For what it's worth, exports with the 4870 installed were a bit faster (appx 7%, not major).
When I get the free time, I'll also give Aperture 2 a try (after dropping $700 on the FCS2 upgrade, it'll be the Trial version though). [BTW - not really any significant differences from what I've seen so far with the trial - certainly not a reason to switch cards for that app use alone.]
I didn't bother to graph results of other simple apps tests like Scrolling through my appx 1800 image library (thumbnail view) in iPhoto 09, as all 3 cards showed literally the same performance. (Within less than 1/2 second difference - well within the margin of error for stopwatch use.)
QT and DVD Playback: Playback of that HD video (full screen) looked great on all 3 cards and all had no performance or image issues seen. I used to include notes on CPU usage during DVD movie playback in older reviews, but with current systems that's almost trivial. (I did playback a DVD movie (Bourne Supremacy) - it had very very low CPU usage.)
Looking for feedback from Maya (or other Pro 3D Apps) users with GTX 285 card:
'Subject: FYI on Mac Pro GTX 285 (OS X 10.5.x)
If you're using a Pro 3D app with a Mac GTX 285 card (or a Quadro FX 4800) in OS X, let me know if you've seen similar problems. (I'm looking for reports from people actually using 3D apps for projects/work. These sorts of issues are not picked up in typical OS X benchmarks)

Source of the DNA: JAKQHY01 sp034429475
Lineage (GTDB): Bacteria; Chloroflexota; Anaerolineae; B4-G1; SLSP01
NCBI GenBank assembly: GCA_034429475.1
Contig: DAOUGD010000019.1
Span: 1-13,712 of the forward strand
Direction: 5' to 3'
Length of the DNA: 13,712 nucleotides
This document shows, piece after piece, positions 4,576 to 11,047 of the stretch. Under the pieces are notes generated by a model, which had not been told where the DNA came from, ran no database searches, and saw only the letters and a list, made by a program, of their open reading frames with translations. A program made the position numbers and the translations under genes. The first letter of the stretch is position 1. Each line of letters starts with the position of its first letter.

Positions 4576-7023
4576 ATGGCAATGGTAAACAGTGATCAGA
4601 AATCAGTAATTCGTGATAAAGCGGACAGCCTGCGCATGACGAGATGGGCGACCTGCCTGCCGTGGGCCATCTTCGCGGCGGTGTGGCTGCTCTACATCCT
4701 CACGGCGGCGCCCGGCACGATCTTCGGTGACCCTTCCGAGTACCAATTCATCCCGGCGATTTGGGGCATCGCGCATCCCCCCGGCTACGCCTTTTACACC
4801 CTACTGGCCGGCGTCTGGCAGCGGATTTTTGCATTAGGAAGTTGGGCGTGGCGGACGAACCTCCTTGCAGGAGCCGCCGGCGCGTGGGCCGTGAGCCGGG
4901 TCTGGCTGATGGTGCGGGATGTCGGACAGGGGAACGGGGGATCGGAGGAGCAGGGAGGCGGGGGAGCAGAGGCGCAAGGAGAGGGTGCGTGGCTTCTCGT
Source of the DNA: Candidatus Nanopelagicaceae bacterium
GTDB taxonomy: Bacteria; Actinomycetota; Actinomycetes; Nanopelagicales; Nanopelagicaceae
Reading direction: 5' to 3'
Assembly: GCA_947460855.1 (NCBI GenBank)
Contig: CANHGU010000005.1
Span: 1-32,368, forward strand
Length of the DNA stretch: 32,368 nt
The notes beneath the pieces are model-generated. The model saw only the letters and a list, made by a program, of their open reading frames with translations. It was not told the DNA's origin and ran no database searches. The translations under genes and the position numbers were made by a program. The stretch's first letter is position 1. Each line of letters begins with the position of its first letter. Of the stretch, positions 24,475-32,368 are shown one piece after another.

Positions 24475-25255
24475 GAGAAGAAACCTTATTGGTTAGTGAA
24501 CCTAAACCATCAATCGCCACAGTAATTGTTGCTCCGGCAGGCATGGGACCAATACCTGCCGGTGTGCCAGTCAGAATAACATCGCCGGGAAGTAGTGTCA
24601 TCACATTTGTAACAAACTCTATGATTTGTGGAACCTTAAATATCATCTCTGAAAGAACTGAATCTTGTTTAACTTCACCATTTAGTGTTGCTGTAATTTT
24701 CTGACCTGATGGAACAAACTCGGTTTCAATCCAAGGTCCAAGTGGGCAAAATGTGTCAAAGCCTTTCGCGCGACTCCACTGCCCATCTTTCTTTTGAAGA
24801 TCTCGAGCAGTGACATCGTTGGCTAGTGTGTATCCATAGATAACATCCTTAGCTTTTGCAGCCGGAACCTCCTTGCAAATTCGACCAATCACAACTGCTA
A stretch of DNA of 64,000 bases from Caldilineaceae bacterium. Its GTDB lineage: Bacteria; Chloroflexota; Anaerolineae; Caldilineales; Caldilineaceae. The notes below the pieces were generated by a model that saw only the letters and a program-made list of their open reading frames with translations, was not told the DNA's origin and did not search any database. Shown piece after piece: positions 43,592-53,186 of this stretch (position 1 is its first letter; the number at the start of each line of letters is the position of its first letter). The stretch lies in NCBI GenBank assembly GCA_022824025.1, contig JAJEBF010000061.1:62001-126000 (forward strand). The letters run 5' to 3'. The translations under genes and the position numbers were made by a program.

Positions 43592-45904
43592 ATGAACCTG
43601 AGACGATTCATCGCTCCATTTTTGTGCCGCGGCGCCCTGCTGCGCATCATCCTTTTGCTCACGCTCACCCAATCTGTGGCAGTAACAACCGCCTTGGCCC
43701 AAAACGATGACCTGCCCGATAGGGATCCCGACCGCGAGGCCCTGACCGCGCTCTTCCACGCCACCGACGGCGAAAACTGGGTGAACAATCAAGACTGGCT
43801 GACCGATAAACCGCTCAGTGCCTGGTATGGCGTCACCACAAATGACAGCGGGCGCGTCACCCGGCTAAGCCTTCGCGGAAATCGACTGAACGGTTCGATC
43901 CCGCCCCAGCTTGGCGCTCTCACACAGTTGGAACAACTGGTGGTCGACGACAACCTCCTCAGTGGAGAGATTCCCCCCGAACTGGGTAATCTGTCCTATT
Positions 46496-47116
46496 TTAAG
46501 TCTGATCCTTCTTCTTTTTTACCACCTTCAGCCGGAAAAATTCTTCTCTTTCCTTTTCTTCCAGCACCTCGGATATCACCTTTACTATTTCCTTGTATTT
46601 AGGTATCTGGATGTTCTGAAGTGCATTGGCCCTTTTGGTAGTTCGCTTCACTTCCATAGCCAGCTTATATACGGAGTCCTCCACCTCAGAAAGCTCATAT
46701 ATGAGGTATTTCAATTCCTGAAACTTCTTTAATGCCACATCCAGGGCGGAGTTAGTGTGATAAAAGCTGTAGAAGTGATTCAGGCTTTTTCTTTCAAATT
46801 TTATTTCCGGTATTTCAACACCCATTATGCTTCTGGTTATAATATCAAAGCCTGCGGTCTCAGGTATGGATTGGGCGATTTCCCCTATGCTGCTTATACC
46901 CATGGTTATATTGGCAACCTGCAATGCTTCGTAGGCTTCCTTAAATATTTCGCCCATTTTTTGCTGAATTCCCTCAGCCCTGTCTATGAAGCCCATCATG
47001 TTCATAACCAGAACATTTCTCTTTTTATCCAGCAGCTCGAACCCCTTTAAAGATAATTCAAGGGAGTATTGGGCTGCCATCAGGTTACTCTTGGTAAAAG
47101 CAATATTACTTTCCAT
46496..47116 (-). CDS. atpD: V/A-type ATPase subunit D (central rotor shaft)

(OS X 10.5.x)
I never had a FX4800 but thought they used the same OS X driver. (As of summer 2009 the latest GTX 285 OS X driver is 18.5.2f16 (installer dated June 10th) although nvidia's Quadro 18.5.2f16 driver page says it's specific to the FX4800 and has a 'release date' of June 26th, it appears to be the same installer (dated june 10th), but I've not dug thru the entire pkg.) Historically the windows drivers for quadro cards are better optimized. That's always been said as 'one of the reasons you pay more for Pro 3D cards'. (Some problems can be due to the App's code (or the OS GL frameworks) and not the driver, although it gets the blame usually.)
The latest build as of July 31, 2009 is 5242. (Over time some builds may no longer be available.) EyeTV 3 will then launch and get the updated build. (Thanks to Darius for the tip.)
Quake 4 (1.4.2):
(Update: - Late Tuesday night after about 30 minutes or so of Quake 4 in Ultra mode (1600x900, no AA), the game unexpectedly quit (black screen, then the Finder). System didn't lock up and the desktop/display wasn't corrupted (as usually seen if overheating). I saved the log. Started it up again (2 min later) and within 5 min, another quit [seg fault]. This one was trapped normally however, with the dialog/'send report to Apple' option (done). Saved that log was well.)
FYI: The F16 driver update didn't change framerates for this benchmark.